¶4 As we have seen, payment for drilling and completing said well, which would, of course, include any necessary reaming, was not due until the well was turned over to and accepted by the company, unless it should be made to appear that defendant not only refused payment at the time, but unconditionally denied liability, even though plaintiff continued to perform and carry out its part of the contract. The principal vice of the instruction lies in the fact that it tells the jury that defendant would not be entitled to recover damages on its counterclaim, unless the charges presented by plaintiff for reaming were fraudulent, wicked, wrongful, and not made in good faith. Why it should first be determined that the charges presented for reaming were of the character indicated we are unable to conjecture, and counsel for plaintiff below, having filed no brief in this court, have not undertaken to defend the charge. If plaintiff had misconstrued the terms of the contract, and was asserting a claim for which defendant was not legally liable, or which under the contract was not then due, and, persisting in its position, refused to carry out and perform its part of the contract, in consequence of which defendant sustained injury, the plaintiff would be liable for such damages as would fairly compensate the defendant for the loss sustained, without regard to the existence of an evil motive on plaintiff's part. At the trial the defendant sought to introduce evidence for the purpose of showing that at the time the contract was entered into the members of the plaintiff firm explained to the officers of defendant company the meaning of the clause with reference to reaming the well, providing that the party of the first part was to pay for all reaming necessary, at $ 25 per day, labor of 24 hours, for two men. This testimony was by the court excluded, and it is urged as ground for reversal. It does not appear, however, from the record before us what the evidence of the several witnesses would have been, if admitted. In order that this court may consider assignments of error relating to the exclusion of evidence, there must be a showing in the record as to what the excluded evidence would have been before the court can say that there is reversible error in the ruling. Hutchings v. Cobble, 30 Okla. 158, 120 P. 1013; Turner et al. v. Moore, 34 Okla. 1, 127 P. 487; Muskogee Electric Traction Co. v. Staggs, 34 Okla. 161, 125 P. 481. If the record had shown what the witnesses would have testified to, and if it further appeared that the testimony excluded was favorable to the defendant, it may be, under the rule that where the meaning of the parties to an instrument is uncertain from the words used, and it is not within the power of the court to ascertain their meaning by reference to the body of the instrument, evidence of the acts and statements of the parties, contemporaneous with and immediately prior to the execution of the instrument, may properly be considered, as was held in Brown v. Markland, 16 Utah 360, 52 P. 597, 67 Am. St. Rep. 629; Fayter v. North, 30 Utah 156, 83 P. 742, 6 L.R.A. (N.S.) 410; Shenandoah Land Co. v. Clarke, 106 Va. 100, 55 S.E. 561; Bernero v. McFarland Real Estate Co., 134 Mo. App. 290, 114 S.W. 531; Geismann et al. v. Trish, 163 Mo. App. 308, 143 S.W. 876; Haven v. Brown, 7 Me. (7 Greenl.) 421, 22 Am. Dec. 208; Dodd v. Witt, 139 Mass. 63, 29 N.E. 475, 52 Am. Rep. 700. The case of Fayter v. North, supra, contains an able and instructive discussion of the rule admitting parol evidence, not only to explain a latent ambiguity, but, where the foregoing rule permits, to show what was said and done prior to and contemporaneous with the execution of a written instrument. Other errors assigned by plaintiff in error we deem it unnecessary to consider. The record contains over 300 pages of unindexed typewritten matter. The applicability and correctness of the defendant's requested instructions would involve a close and careful consideration of the entire record, and that without the aid of a brief on the part of the defendant in error. The court's charge, in the particulars heretofore indicated, constituted error necessitating a reversal of the case. The judgment of the trial court should therefore be reversed, and the cause remanded for a new trial.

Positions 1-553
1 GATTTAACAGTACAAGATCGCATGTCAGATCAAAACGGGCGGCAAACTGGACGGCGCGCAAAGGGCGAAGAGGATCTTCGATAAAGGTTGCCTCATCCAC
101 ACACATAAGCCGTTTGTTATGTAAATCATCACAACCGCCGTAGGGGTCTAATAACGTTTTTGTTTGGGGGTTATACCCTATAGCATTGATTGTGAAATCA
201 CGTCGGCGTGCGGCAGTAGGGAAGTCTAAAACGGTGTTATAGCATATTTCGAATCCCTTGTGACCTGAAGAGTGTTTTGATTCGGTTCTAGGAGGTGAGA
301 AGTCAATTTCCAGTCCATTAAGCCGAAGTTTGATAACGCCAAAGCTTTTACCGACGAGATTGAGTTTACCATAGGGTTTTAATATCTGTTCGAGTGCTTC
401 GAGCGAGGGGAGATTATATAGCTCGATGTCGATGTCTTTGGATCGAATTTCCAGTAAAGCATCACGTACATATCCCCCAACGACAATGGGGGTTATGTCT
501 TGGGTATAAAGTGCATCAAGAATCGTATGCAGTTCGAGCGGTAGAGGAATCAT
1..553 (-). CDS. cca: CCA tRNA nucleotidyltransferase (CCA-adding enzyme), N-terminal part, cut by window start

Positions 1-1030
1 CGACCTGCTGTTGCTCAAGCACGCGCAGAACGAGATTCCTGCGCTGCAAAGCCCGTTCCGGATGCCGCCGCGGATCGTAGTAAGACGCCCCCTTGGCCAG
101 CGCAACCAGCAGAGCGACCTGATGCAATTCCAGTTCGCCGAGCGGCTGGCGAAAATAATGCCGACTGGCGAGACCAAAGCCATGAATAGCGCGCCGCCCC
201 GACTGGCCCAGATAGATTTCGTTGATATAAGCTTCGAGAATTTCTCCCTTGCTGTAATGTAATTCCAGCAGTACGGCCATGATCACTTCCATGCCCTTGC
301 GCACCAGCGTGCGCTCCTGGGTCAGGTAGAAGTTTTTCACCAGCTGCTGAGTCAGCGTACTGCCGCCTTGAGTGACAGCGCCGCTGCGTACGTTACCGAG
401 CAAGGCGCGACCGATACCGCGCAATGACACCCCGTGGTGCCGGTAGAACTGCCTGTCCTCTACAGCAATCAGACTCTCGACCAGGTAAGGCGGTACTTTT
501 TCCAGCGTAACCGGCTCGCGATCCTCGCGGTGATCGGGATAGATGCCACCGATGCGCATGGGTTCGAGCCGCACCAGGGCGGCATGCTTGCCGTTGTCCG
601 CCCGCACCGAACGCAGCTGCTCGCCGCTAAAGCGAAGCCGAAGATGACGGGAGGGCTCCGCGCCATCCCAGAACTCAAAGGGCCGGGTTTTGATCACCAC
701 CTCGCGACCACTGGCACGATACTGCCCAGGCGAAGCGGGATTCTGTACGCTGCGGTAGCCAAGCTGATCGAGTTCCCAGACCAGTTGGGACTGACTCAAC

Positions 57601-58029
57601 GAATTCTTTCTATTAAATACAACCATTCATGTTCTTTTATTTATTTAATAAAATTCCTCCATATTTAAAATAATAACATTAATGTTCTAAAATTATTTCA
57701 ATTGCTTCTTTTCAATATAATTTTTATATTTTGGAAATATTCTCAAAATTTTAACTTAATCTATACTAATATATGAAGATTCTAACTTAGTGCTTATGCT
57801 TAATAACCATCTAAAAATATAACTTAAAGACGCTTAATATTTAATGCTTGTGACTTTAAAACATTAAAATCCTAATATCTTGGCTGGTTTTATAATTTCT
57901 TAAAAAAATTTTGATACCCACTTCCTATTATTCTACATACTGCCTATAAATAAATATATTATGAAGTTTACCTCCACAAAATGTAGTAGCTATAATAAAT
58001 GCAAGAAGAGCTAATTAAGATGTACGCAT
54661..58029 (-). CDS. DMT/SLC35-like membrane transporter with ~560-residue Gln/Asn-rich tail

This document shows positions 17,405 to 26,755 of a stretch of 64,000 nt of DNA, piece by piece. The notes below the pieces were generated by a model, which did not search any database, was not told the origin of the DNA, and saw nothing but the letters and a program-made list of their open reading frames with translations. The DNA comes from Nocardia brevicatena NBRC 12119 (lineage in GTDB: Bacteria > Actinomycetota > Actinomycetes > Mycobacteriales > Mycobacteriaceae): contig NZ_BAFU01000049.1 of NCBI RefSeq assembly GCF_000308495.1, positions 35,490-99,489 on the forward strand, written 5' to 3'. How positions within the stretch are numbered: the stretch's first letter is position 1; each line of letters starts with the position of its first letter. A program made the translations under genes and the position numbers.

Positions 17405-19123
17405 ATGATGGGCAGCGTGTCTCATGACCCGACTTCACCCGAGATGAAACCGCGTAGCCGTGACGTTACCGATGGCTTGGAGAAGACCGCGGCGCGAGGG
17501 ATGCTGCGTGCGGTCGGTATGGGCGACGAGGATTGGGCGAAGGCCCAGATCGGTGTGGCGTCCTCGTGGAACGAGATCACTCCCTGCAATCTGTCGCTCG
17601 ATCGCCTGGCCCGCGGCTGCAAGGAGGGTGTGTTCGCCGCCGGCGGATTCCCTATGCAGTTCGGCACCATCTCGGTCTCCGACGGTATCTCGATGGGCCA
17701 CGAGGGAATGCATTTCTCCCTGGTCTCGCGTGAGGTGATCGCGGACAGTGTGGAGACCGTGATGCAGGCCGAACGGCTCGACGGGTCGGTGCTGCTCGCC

¶5 By the Court: It is so ordered.

This site is protected by reCAPTCHA and the Google Privacy Policy and Terms of Service apply.